312 apartments proposed for downtown Crystal Lake rejected by zoning commission

Crystal Lake City Council will give a final vote on the project April 16

The 15 two-story buildings will hold 312 apartments with a mix of one, two and three bedroom units at 295, 345 and 395 Pathway Court. The complex also proposes to have a clubhouse with an outdoor pool, fitness area, community room and a dog run.

Developers want to build an apartment complex with more than 300 apartments across 15 buildings at the former Immanuel Lutheran Church site in downtown Crystal Lake, but the city’s Planning and Zoning Commission gave the project a thumbs down. .

The commission voted 4-2 against recommending the rezoning request Wednesday. The Crystal Lake City Council will have the final say at a meeting April 16.

The 15 two-story buildings would hold 312 apartments with a mix of one-, two- and three-bedroom units at 295, 345 and 395 Pathway Court, according to commission documents. The proposal also includes a clubhouse with an outdoor pool, fitness area, community room and dog run. More than 600 parking spots would be available through detached and attached garages plus open parking spaces.

Rents would range from $1,750 to $2,000 a month, Three Leaf Development Chief Development Officer John Ford said.

The property, north of the Crystal Lake Jewel-Osco, is owned by Immanuel Evangelical Lutheran Congregation. Ford said their team is “mission-based” meaning they typically work with faith-based organizations to “further their mission.”

Developers requested the 24-acre site to be rezoned from R-2 single-family residential to R-3B multifamily. They also requested a density variance from the maximum of nine units per acre to 13.1 units per acre and to extend the maximum length allowed for a building to 210 feet for the 20-unit buildings and 238 feet for the 23-unit buildings from 200 feet for both.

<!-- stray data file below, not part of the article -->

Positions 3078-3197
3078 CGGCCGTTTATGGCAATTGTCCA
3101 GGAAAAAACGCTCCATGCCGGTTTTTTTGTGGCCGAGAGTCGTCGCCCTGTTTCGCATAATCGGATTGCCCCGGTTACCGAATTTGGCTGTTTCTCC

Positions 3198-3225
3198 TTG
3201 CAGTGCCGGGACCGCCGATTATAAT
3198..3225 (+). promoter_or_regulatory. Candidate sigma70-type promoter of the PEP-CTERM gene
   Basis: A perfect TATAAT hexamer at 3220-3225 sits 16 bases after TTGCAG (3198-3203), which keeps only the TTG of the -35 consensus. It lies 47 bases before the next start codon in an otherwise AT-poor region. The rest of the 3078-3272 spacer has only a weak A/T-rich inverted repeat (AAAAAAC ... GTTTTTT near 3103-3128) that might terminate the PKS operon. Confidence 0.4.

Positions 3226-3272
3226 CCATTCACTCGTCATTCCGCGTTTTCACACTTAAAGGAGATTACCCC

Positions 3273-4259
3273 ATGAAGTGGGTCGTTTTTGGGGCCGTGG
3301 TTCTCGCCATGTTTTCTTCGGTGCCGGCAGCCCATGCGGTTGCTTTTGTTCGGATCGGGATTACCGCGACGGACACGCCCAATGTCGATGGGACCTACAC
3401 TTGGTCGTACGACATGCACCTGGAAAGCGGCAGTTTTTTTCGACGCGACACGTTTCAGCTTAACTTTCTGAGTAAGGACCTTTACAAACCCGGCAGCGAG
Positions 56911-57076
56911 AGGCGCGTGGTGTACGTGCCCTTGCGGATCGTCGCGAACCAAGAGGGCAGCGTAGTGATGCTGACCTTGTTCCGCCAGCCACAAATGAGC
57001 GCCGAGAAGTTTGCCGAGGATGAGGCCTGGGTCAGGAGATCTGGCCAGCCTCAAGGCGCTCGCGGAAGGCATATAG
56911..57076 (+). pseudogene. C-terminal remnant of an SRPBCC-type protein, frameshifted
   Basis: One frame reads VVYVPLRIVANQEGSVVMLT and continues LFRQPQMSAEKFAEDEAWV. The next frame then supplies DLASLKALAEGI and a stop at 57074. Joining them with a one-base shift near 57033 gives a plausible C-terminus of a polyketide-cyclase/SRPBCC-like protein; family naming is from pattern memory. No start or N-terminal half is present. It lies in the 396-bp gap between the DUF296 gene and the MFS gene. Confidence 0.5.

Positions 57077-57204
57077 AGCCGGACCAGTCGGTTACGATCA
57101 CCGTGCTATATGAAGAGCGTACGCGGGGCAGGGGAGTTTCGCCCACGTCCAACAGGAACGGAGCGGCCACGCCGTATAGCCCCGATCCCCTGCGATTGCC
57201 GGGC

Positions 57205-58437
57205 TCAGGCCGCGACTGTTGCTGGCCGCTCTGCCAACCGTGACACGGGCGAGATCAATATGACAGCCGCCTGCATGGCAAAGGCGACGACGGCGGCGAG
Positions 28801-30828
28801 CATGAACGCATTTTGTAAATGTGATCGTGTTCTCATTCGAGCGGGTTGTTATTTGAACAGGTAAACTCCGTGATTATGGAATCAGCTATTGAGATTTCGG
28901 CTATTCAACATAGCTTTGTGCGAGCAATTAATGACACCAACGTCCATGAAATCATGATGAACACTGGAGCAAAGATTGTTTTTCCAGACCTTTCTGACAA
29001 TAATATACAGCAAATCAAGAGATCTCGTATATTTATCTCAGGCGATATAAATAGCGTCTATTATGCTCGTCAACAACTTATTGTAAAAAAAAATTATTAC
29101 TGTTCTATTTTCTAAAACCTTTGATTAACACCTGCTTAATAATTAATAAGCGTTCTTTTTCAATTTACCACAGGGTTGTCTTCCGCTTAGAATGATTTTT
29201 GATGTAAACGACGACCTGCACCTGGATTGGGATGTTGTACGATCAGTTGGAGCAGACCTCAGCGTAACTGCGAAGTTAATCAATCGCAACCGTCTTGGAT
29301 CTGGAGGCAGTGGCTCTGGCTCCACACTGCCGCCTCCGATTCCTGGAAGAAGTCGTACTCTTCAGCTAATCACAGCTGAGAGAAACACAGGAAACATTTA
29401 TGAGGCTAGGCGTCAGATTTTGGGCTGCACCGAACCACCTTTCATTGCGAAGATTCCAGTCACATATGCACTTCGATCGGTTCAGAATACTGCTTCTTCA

“The 13.1 [density] is somewhat in line with a lot of the projects we approved recently like the apartments over on Congress,” Crystal Lake City Planner Elizabeth Maxwell said at the meeting Wednesday.

Many commissioners said the density was their biggest concern. Commissioner Bill Gronow said the city already approved many apartments, including the 99-unit Enclave downtown development.

Commissioner Kathy Repholz said the development is “impeccably designed” but she cannot support it because she sees the current single-family residential zoning as the most appropriate for the area.

“I think there’s a lot of richness around homeownership,” she said.

The Planning and Zoning Commission first looked at preliminary plans for this project in December. Commissioners had mixed feedback at the time with concerns about high density.

Since that meeting, developers tweaked the plan by adding a pedestrian path that would connect to the Prairie Path, a fire lane access point and detached garages, Sigma Group Vice President and engineer Chris Carr said.

Some residents in a neighboring subdivision spoke at the meeting Wednesday to express concerns about the density and traffic impacts. Crystal Lake resident Sara Joswiak said the project may be too dense for the area, especially being next to an older subdivision.

“If there’s 312 apartments, two people in each. That’s about 600 people they’re adding to that 24 acres,” Joswiak said. “How will that not become a congestion and a traffic issue?”

A traffic study was completed and determined the development wouldn’t create a significant impact on traffic, Ford said.

“Everybody is coming and going at different times,” he said. “People are working at different times, people are working from home, so the traffic patterns are complimentary, so to speak.”

Joseph Shulfer, a Lakewood resident and president of Crystal Lake-based farm equipment manufacturer Mathews Company, said he saw the development as an opportunity to bring in more workers to the area.

“We continue to struggle to find good people to come work for us,” he said.

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